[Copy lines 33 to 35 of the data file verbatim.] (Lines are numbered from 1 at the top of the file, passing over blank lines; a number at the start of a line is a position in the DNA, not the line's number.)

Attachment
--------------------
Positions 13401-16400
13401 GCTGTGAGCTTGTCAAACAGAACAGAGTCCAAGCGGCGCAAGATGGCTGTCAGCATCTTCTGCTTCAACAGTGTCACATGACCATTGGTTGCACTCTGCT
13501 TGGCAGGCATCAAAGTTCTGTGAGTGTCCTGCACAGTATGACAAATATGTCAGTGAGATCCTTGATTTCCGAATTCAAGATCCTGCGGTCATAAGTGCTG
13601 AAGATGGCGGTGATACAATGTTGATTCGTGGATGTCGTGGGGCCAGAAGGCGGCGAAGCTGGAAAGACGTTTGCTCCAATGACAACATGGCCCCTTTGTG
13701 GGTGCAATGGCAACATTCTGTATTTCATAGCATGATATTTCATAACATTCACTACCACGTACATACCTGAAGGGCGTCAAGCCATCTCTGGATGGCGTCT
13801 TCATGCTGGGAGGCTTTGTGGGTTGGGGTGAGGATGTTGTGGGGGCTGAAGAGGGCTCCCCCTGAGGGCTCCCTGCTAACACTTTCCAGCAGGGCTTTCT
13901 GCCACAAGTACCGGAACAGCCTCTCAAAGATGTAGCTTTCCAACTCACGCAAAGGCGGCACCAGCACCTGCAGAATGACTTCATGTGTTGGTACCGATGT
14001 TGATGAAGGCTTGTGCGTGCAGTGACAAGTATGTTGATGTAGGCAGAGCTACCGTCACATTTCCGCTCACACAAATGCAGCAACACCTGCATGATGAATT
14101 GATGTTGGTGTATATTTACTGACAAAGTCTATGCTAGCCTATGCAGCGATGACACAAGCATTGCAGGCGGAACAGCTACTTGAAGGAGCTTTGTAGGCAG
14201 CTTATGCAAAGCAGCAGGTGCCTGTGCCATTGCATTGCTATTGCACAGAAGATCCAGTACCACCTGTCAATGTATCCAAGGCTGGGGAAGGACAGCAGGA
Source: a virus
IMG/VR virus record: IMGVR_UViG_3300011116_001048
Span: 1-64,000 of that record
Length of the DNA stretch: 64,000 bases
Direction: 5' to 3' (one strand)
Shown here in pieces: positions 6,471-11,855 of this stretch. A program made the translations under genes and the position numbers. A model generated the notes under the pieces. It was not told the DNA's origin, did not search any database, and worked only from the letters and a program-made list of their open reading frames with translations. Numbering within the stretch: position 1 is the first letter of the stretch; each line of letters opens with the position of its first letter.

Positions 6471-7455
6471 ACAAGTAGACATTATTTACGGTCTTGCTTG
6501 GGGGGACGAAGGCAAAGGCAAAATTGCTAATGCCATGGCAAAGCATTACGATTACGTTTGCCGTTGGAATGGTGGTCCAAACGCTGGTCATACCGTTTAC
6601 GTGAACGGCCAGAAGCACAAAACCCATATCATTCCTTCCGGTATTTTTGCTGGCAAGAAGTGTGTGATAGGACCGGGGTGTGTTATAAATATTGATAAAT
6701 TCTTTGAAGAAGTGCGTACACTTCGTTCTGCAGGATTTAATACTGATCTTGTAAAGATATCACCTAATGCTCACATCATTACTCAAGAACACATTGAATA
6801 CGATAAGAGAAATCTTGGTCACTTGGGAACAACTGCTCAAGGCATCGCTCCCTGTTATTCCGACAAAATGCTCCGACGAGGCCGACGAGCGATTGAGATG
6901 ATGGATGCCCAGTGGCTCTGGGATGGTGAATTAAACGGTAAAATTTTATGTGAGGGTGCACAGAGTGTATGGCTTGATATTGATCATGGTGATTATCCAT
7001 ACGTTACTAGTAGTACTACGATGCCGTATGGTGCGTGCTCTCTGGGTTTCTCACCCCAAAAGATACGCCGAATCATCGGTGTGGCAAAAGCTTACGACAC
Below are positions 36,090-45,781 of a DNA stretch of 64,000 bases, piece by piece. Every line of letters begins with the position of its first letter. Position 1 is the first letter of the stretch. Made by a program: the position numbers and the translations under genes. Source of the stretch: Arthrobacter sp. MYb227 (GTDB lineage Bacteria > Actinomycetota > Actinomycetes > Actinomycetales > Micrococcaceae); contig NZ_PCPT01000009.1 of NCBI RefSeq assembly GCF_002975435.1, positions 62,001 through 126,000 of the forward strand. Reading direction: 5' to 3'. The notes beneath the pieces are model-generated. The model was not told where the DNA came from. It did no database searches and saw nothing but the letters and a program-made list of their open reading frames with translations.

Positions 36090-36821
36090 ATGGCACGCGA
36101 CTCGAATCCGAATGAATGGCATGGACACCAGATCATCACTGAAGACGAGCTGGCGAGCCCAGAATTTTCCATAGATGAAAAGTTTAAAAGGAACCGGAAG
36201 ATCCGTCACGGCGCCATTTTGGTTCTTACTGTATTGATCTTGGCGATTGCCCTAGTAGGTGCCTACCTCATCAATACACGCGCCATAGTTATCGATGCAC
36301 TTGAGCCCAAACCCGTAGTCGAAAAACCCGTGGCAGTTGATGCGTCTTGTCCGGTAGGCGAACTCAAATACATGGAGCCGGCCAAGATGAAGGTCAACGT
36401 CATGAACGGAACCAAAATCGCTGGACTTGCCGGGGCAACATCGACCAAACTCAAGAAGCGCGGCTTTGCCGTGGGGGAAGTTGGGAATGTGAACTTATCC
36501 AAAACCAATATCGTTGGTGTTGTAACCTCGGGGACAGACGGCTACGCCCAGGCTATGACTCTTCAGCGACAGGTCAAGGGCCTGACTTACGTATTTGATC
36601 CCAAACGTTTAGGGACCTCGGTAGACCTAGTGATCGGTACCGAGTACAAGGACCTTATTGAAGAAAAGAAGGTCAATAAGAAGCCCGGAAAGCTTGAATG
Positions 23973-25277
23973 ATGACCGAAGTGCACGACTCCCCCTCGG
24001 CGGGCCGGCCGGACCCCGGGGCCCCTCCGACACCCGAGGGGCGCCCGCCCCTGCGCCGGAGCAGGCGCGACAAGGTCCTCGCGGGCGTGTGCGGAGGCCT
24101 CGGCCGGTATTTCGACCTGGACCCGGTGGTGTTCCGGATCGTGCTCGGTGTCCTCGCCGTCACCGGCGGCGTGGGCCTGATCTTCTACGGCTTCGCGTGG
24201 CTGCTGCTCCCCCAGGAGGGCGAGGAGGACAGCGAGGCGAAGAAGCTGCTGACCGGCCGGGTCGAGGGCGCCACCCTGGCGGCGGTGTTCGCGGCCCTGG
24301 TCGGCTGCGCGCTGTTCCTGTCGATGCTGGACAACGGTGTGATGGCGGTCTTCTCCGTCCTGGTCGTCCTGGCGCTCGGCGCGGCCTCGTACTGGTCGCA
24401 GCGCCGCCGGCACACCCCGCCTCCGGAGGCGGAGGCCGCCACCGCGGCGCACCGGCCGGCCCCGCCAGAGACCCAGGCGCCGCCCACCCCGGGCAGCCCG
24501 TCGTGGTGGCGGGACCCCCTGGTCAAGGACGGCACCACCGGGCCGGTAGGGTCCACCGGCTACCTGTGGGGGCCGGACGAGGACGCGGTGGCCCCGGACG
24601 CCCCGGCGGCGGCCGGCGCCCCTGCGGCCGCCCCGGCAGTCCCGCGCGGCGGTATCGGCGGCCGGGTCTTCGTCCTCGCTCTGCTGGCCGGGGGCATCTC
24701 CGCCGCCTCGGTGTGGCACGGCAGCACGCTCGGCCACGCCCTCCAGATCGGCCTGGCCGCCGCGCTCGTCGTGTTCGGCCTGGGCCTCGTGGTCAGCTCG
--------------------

36601 CCAAACGTTTAGGGACCTCGGTAGACCTAGTGATCGGTACCGAGTACAAGGACCTTATTGAAGAAAAGAAGGTCAATAAGAAGCCCGGAAAGCTTGAATG
Positions 23973-25277
23973 ATGACCGAAGTGCACGACTCCCCCTCGG